Clinical and biomechanical performance of patients with failed rotator cuff repairReport as inadecuate

Clinical and biomechanical performance of patients with failed rotator cuff repair - Download this document for free, or read online. Document in PDF available to download.

International Orthopaedics

, Volume 37, Issue 12, pp 2395–2401

First Online: 15 August 2013Received: 02 July 2013Accepted: 06 July 2013


PurposeThe purpose of the study was clinical and advanced biomechanical evaluation of shoulder function with respect to rotator cuff RC integrity following repair.

MethodsThis was a retrospective study of 111 cases with solid single row rotator cuff repair and a minimal one-year follow-up. The RC repair was performed as an open procedure in 42 patients, arthroscopically assisted in 34 and fully arthroscopic in 48 cases. Evaluation protocol included ultrasound evaluation of the RC integrity, clinical evaluation using shoulder scores and advanced biomechanical evaluation isometric and the isokinetic strength testing.

ResultsUltrasound evaluation revealed complete retear in 16 %, partial retear in 10 % and intact repair in 74 % of the cases.

Isometric testing of flexion and abduction had shown that shoulders with complete retear were weaker by 45 % compared to those with full tendon healing.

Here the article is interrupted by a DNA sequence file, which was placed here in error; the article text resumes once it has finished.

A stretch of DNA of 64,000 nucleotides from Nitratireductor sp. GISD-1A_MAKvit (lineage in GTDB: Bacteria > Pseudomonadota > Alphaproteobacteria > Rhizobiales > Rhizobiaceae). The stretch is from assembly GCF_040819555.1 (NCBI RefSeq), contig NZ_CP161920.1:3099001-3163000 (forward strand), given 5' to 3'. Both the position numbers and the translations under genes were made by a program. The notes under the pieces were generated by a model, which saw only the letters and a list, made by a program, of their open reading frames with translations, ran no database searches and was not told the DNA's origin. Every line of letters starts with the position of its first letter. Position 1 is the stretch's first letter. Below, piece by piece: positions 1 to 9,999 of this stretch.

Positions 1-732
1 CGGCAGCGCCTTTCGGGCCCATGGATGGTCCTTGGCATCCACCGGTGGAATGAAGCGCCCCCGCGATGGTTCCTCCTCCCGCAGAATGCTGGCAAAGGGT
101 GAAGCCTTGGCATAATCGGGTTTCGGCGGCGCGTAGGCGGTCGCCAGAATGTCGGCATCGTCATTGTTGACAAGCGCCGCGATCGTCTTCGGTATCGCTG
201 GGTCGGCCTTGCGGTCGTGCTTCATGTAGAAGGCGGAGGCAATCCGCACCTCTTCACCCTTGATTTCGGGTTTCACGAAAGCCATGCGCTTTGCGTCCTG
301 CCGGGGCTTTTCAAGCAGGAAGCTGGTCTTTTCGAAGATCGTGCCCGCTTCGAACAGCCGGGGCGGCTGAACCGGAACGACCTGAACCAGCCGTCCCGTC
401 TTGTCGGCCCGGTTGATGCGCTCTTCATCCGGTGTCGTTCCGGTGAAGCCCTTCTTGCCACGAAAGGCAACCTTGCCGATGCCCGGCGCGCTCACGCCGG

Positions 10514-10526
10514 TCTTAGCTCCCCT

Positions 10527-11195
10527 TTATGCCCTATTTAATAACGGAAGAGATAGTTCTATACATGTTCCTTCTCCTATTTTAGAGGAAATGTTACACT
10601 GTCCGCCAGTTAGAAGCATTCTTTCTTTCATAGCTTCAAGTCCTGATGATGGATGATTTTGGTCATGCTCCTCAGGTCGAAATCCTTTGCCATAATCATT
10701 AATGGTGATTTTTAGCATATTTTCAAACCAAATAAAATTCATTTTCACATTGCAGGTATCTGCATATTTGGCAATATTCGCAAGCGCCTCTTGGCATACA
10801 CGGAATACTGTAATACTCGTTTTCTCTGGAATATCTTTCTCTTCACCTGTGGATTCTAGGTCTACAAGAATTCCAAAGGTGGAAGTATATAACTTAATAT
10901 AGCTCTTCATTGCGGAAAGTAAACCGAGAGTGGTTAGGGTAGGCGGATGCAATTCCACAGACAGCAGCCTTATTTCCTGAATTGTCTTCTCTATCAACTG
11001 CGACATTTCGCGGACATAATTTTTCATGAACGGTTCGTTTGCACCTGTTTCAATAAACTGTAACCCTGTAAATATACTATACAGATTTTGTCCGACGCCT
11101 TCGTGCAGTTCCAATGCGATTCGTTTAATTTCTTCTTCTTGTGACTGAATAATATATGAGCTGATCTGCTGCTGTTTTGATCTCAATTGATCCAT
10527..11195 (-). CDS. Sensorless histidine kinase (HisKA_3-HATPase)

Isokinetic testing revealed 29–43 % deficits in peak external rotation torque comparing complete retear vs. normal healing. Patients’ ability to generate shoulder power and withstand a load proved to be lower in circumstances of a complete lack of healing 40–43 % and 34–55 %, respectively. Partial retears did not have a negative impact on the biomechanical properties of shoulders. Surprisingly, there were no significant differences in the shoulder scores related to the quality of healing. In terms of patient satisfaction the results were good and the patients declared themselves better in all cases, no matter what quality of healing had been recorded ultimately.

ConclusionsAccording to the results of this research rotator cuff integrity after open or arthroscopic repair does not seem to affect clinical scores. Recurrent tears may result in lower muscle performance in terms of active motion, strength and endurance. Advanced shoulder testing may be essential in assessing the patients’ ability to return to sports or heavy labour.

Download fulltext PDF

Author: Przemyslaw Lubiatowski - Piotr Kaczmarek - Marcin Dzianach - Piotr Ogrodowicz - Maciej Bręborowicz - Jan Długosz - Ewa Li


Related documents